My Great Fall

The tears flowed down my cheeks as I slammed the car door shut. I could hear them calling my name from a distance, pleading with me to come back, but I blocked them out. My vision blurred as I tried to put the key in the ignition. The stupid key wouldn't fit in the keyhole. Crying out in frustration, I wracked back and forth in the seat until I lost my grip on the keychain. It fell somewhere under my seat. Water continued to flush out of my eyes until I roughly wiped them with my jacket. Burning like mad, my eyes screamed at me to blink. I refused. With eyes wide open, I reached under the seat and padded down the rug until I found my keys. A couple strands of hair fell on my face, impeding my vision again. Enraged, I pulled my hair back until I felt a few strands were lying loosely in my hand. I turned on the engine and finally pressed the acceleration pedal. My eyes began to tear up again, but it seemed as though they no longer had any water to spare.

Through the rear view mirror, I could see them panicking. He pushed her away and ran to his car to catch up with me. Instantly, I averted my gaze to the road. I didn't want to see him, no matter what he was doing.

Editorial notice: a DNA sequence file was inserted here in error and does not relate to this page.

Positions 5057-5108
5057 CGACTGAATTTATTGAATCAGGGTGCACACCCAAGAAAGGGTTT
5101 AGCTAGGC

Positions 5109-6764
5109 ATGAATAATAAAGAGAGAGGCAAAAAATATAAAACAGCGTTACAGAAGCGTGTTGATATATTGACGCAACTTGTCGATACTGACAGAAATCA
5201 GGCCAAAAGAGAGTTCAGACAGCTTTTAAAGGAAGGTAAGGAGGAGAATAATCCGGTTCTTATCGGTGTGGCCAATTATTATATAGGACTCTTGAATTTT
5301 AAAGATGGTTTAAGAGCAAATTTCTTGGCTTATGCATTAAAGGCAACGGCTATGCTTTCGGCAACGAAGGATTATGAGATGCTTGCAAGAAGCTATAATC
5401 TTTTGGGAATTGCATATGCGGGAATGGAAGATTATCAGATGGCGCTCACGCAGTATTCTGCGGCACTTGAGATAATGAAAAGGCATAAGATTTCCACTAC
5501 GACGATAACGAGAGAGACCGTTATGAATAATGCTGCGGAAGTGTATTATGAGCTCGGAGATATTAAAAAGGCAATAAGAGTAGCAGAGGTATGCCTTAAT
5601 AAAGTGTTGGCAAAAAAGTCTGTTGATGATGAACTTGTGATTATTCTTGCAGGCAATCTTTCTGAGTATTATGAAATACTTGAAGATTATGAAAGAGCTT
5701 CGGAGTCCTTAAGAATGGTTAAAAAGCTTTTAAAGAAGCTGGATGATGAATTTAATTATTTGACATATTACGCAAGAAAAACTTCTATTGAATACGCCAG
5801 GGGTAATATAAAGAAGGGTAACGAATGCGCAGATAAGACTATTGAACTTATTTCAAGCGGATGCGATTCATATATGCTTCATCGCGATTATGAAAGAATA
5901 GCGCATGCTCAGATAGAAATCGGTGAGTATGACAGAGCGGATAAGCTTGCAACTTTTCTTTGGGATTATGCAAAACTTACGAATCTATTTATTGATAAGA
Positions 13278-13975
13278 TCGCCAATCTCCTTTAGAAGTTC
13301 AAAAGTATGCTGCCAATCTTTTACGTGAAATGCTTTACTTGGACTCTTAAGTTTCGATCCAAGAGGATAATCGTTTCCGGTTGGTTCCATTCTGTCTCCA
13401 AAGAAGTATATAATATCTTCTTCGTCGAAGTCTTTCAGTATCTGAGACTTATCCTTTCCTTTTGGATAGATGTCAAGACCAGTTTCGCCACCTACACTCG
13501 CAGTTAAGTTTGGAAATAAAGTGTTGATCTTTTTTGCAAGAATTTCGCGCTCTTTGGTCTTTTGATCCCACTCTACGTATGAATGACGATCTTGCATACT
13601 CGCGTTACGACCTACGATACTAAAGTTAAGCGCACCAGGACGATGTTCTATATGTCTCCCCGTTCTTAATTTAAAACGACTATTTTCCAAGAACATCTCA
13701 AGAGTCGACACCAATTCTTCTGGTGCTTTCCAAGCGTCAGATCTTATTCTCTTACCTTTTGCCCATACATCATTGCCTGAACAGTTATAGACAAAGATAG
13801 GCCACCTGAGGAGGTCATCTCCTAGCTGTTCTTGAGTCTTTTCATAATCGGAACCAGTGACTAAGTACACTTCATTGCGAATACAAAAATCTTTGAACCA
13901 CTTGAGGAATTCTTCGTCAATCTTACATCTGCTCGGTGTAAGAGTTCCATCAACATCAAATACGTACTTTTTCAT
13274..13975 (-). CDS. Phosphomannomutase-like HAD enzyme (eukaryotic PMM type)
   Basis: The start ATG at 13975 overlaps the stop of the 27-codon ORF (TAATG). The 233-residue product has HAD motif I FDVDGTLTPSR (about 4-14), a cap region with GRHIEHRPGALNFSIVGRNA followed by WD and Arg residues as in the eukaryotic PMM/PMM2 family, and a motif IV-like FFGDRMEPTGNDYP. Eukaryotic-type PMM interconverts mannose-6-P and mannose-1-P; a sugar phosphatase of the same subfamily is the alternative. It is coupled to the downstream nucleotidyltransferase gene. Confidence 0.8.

A bright light flashed in my eyes and I swerved out of the way. Leaving the road, the car was traveling downhill fast and it shook as it rolled over uneven grounds. Fear seizing my body, I tried to apply the breaks, but I couldn't. Frantically, I unbuckled my seatbelt, knowing there wasn't much more time. Stuck in between the steering wheel and the seat, my legs wouldn't budge. I prayed for a miracle and heaved my right leg as hard as I could, but it was too late. The car rolled to the edge of the cliff and took off gracefully into the night.

Bracing my head for the impact, I felt my stomach drop and my heart come into my throat. The sound had vanished and one thing was left: me in my car falling off a cliff. I chuckled bitterly at the irony of the situation. I thought of all the mistakes I made in my life. Regret washed over me like a bucket of ice cold water, bringing me back to reality. Suddenly, I felt the car's first contact with the ground. As the metal beneath me crumpled and my body lunged forward for a fatal collision with the dashboard, I realized what all those mistakes had been: flukes, acts of stupidity, and trivial slips. All but one: this one.